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Planning for new homes - the National Audit Office report

08.02.2019

Today the National Audit Office (NAO) published its report to MoHoCoLoGo, entitled Planning for new homes. It is an interesting review of the present state of things in the world of residential development and includes some sharp criticisms of some of the current furniture, as well as some interesting data.

It is, at heart, an auditor's report and so the focus is on value for money – specifically how well the department "supports the planning regime to provide the right homes in the right places".

Its headline conclusion is that the planning system is not working well in this respect and is not providing value for money in that context.

It acknowledges that some of the ways in which the system has been sought to be improved – for example NPPF2 2018 and the reforms to developer contributions – will take time to show an effect and so it is too early to judge them. It also recognises that building the 'homes the country needs' is a complex task and amounts to a major increase in delivery.

The report does not, however, pull any punches when addressing the overall approach to the delivery of more houses.

One key theme – which may not be music to the development industry's ears – is the implication that where the system provides for reduced local authority control over the process – for example with the 'presumption in favour of sustainable development' – the consequent additional freedom for developers on where they can develop (as the report puts it) is a bad thing.

The importance of up-to-date plans is emphasised (and is largely uncontroversial) but there does appear to be an implied suggestion that allowing developers control over where they develop is something to be avoided, which I am not sure is sufficiently explained in the report. The most obvious countervailing benefit – that more homes get built that way – does not really get acknowledged.

The Standard Method

The new Standard Method, introduced in NPPF 2018, is described (accurately, in my view) as simple, with weaknesses. The report highlights a key such weakness – its lack of real flexibility to address local circumstances, which can and do vary greatly.

The familiar point is made that it also relies heavily on replicating past trends (and therefore has the potential to 'bake in', as the ghastly phrase has it, the very reasons we face a housing crisis today) but - unsurprisingly for an auditor's report - no suggestions of a better method are offered.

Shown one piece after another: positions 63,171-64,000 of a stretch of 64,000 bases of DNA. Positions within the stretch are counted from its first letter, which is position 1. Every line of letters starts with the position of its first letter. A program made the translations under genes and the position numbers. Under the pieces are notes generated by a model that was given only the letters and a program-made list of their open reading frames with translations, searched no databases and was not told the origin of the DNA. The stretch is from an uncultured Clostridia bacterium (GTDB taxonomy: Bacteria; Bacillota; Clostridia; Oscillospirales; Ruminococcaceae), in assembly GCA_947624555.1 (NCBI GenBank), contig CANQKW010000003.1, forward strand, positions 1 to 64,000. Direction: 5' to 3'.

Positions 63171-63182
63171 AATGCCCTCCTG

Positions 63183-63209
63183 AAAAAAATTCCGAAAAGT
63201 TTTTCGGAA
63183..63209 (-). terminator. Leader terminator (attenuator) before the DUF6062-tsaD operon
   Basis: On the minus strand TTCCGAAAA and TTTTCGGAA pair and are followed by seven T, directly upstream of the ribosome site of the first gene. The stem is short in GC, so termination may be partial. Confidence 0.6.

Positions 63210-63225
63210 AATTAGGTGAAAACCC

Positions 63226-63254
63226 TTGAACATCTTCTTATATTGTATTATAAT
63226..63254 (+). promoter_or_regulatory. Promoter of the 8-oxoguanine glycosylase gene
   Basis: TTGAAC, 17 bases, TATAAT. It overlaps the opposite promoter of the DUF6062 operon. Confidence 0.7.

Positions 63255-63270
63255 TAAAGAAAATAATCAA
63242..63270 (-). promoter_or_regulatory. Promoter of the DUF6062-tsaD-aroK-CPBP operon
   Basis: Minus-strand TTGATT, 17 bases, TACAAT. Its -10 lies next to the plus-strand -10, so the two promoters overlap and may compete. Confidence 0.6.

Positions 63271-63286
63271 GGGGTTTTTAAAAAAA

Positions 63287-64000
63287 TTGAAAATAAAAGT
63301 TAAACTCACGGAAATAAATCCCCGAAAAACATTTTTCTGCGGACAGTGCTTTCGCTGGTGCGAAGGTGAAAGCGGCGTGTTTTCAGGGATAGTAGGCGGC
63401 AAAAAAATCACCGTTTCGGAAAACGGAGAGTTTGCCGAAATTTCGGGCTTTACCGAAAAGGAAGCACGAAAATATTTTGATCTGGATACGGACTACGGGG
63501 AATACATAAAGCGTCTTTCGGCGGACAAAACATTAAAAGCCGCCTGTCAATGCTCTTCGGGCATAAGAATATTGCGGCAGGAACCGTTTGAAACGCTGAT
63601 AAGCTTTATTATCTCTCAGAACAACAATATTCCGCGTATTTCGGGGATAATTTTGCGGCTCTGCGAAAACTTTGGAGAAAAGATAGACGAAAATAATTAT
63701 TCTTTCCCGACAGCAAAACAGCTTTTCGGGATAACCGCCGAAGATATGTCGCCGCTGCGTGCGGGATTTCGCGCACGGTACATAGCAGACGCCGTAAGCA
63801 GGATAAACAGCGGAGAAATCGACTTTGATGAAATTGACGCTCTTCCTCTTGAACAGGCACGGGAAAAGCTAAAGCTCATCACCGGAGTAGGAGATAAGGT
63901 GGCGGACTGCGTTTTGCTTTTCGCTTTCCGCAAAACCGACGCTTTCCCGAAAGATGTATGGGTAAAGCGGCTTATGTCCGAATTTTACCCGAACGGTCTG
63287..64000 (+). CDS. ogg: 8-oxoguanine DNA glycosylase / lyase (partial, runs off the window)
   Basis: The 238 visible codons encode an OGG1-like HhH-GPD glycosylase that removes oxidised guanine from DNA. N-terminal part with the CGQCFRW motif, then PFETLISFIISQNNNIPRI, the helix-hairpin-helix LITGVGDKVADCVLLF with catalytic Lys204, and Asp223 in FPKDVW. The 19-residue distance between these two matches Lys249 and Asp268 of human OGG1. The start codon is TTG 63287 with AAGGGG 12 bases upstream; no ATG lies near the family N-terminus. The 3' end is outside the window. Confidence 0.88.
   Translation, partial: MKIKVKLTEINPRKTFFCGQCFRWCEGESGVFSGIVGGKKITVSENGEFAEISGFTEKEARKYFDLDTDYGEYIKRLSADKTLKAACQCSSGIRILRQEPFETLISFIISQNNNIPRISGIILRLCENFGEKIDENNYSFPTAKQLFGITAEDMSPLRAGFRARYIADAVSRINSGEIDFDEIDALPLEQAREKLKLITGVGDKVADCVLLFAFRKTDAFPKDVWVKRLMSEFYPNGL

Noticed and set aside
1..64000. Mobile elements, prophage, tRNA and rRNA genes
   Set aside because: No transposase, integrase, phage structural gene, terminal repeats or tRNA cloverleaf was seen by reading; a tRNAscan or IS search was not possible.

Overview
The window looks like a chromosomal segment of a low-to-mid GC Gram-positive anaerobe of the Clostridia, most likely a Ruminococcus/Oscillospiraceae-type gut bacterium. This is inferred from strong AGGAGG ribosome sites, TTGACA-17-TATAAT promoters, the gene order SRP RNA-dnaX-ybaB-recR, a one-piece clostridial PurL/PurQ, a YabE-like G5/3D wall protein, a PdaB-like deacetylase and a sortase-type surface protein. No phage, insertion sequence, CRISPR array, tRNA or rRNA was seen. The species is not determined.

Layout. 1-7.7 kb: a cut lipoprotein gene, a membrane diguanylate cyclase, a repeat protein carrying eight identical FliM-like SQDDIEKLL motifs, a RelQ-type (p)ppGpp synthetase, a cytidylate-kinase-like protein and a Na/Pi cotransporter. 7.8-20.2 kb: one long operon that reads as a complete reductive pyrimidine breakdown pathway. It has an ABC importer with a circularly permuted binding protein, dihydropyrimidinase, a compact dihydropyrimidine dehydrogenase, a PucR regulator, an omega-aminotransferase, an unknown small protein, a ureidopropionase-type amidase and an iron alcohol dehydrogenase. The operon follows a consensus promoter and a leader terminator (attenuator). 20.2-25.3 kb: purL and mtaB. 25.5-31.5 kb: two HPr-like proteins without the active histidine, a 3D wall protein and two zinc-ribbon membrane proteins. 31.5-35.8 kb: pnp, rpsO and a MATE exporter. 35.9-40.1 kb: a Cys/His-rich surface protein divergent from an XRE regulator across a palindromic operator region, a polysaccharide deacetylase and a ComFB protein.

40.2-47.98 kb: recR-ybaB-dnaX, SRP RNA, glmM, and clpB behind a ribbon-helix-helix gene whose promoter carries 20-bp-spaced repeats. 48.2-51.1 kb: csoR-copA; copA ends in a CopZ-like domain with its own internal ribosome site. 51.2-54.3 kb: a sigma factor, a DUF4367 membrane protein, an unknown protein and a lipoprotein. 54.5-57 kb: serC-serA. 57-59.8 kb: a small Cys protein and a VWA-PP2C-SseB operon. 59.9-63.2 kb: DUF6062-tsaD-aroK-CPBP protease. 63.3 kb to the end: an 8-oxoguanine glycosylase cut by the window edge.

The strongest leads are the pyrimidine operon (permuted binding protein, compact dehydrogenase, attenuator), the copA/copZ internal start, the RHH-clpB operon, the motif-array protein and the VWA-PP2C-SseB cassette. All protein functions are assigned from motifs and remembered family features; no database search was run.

The report also contains some interesting graphs demonstrating the likely geographical impact of the new Standard Method – skewed significantly towards increasing supply in the south, and often serving to reduce it in the north.

The report also touches on the long-awaited (but not yet in force) Housing Delivery Test, indicating that the Government "intends to introduce it in 2019" (!). This is likely to be a challenging test to meet for those authorities who have seen their need increase (under the Standard Method) and again the report notes that this risks placing greater freedom in the hands of developers (the implication being that such an outcome would be a bad thing). It also notes the obvious point that local authorities cannot actually control delivery – and makes reference to the Letwin Report which developed this thinking.

The remainder of the report is an interesting review of the performance of the planning system in a structural sense – noting that while local authorities appear to be determining more applications and quicker, the Inspectorate is not and needs improvement (hence, in part, the forthcoming Rosewell Review).

The report also notes a number of structural constraints on improved performance, including the major fall in funding to local authorities (mitigated in part by an increase in contributions from the development industry) and what it describes as a skills shortage amongst local authority planning departments (and staff shortages at PIns).

The report concludes with five recommendations (at paragraph 26):

1. MoHoCoLoGo should regularly monitor the gap between the aspiration to deliver 300,000 new homes by the mid-2020s, the actual performance and the total requirement implied by the Standard Method (which will fluctuate for so long as it relies on the ONS household projections, issued every two years);

2. It should find ways to 'support' local authorities that fail the HDT;

3. Performance monitoring for local authorities and PIns needs to be improved significantly;

4. MoHoCoLoGo should work with local authorities and others to ensure provision of the necessary infrastructure to support housing delivery;

5. There should be detailed research on the skills gap within local authority planning teams, especially in respect of the shortage of experienced planners.

Joe Cannon has a busy planning practice with a particular expertise in matters of housing need and supply, combined with a successful licensing practice. He is currently acting for Gladman Developments Ltd in an appeal in respect of 200 homes on the edge of a Somerset village, and for Uttlesford DC in respect of 150 homes on the edge of an Essex village.